Deaver Tried To Remove Cola From Space Shuttle, Says Book
SPACE CENTER, Houston (AP) _ Reagan administration officials complained about an interview Christa McAuliffe gave praising the Kennedys, and she was told to censor her comments, according to a book about the space shuttle tragedy in which she died.
After McAuliffe was named the first citizen in space, she said in a newspaper interview that she admired President Kennedy and the Kennedy family, writes Joseph J. Trento in ″Prescription for Disaster.″
″That made the White House upset,″ former NASA administrator James Beggs is quoted as saying. Michael Deaver, then a White House advisor, called and ″told me to tell her not to talk,″ said Beggs, who stepped down as administrator before Challenger exploded on Jan. 28, 1986, killing McAuliffe, a Concord, N.H., school teacher, and six other people.
″I told the folks down at the astronaut office to say, ’Look, Christa, we can’t tell you not to talk to the press ... but recognize the fact that you are in a very sensitive position politically and try not to be partisan.″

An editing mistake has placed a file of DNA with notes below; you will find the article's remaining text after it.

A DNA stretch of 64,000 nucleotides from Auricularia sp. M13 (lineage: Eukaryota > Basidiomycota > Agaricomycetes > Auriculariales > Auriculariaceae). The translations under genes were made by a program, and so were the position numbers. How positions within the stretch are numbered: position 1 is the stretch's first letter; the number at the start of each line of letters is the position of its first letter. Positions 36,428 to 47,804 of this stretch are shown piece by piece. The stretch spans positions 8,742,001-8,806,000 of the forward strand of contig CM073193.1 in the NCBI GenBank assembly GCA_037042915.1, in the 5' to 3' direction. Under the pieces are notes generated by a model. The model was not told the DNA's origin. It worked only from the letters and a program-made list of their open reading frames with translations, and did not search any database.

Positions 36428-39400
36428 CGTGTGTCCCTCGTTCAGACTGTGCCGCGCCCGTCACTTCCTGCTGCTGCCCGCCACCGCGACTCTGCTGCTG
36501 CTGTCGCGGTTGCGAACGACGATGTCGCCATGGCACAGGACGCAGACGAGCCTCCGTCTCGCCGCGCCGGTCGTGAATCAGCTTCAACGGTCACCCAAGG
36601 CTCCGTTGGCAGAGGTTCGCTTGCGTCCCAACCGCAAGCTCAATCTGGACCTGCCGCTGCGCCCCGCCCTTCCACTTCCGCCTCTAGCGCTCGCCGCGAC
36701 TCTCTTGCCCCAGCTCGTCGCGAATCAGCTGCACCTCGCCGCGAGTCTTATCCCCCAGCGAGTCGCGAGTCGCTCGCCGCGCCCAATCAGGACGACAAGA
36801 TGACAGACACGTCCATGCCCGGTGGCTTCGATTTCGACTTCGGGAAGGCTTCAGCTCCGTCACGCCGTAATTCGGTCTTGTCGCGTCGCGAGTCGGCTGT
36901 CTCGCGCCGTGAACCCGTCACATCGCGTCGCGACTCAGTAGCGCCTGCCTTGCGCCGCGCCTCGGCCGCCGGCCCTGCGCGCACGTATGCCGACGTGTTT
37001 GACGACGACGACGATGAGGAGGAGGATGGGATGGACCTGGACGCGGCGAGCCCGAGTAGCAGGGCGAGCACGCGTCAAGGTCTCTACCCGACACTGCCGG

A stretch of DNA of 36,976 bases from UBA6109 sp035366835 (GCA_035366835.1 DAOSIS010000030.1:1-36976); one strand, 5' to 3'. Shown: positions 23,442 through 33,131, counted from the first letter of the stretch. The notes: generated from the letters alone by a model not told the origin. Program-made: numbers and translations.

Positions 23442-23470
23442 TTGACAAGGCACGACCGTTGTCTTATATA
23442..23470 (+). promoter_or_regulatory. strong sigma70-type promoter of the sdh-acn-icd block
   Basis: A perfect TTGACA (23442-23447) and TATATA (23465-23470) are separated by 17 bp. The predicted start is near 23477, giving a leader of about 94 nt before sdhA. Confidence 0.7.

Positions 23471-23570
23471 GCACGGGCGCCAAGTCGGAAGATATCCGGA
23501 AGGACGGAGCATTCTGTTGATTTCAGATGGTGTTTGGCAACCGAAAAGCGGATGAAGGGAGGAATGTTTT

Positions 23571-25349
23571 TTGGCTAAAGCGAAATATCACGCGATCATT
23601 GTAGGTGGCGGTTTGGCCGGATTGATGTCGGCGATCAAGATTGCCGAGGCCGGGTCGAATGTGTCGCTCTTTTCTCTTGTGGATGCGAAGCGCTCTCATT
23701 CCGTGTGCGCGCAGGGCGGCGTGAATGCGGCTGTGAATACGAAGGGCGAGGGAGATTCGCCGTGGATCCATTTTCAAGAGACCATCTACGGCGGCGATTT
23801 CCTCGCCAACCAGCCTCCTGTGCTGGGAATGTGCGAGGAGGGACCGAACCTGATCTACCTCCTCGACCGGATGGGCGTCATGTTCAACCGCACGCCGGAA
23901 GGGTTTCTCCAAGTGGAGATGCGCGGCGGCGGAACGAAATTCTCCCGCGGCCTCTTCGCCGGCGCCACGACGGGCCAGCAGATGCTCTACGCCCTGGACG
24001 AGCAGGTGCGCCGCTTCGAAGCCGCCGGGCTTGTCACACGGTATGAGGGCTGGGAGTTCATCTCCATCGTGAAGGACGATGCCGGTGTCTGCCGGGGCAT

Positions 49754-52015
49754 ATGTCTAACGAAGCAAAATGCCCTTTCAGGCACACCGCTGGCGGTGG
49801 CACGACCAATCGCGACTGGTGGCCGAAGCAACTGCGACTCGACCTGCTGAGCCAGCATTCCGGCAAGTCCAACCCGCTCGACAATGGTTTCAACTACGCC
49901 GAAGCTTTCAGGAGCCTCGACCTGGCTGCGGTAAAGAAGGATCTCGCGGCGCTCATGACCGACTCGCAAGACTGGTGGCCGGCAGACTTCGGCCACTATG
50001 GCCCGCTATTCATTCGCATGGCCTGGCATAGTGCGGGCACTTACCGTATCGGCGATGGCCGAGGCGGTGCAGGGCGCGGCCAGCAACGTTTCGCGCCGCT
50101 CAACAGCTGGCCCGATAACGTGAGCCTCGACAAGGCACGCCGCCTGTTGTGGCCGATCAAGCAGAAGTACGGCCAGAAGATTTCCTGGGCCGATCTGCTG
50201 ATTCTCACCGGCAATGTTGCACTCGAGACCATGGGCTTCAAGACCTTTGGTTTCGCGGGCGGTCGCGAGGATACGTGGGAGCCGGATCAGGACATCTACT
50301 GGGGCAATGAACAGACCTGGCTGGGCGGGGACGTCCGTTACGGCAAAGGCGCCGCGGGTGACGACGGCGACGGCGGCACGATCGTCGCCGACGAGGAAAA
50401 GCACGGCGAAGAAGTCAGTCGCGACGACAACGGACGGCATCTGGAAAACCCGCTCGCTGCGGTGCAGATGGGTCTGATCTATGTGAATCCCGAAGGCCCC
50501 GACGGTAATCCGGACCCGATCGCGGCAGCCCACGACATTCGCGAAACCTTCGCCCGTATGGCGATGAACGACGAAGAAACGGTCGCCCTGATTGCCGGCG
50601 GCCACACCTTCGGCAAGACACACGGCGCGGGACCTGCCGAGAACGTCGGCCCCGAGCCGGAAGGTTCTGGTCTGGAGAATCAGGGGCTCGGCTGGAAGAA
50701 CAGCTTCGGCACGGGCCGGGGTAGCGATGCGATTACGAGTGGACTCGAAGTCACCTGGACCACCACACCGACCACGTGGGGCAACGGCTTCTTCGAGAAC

In later interviews, said Beggs, ″she observed that very carefully.″
In his book, Trento, an investigative reporter for Cable News Network who has covered the space program for 15 years, traces the political and technical history of the space program.
Trento also quotes Beggs on the shuttle ″cola wars″ that were widely publicized.
After Deaver left the White House in May 1985 to become a lobbyist, one of his clients was the Coca-Cola Co. Beggs said Deaver complained vigorously to him when both Coke and Pepsi Cola were permitted to be tested aboard the shuttle in 1985.
″He wanted me to throw the competition off the flight,″ Beggs is quoted as saying. ″I said ‘No.’ He was kind of nasty about it. He bothered me on the phone several times. ... He was awfully upset and he was mad. ... And I said, ’Mike, I can’t do anything.″
Coca-Cola had developed a special can for use in weightlessness. Beggs said Pepsi insisted its beverage be included on the mission. Both were sampled in space, said Beggs, and ″tasted terrible. Warm and terrible. And it was a bloody failure.″
″Prescription for Disaster″ is published by Crown Publishers Inc. of New York.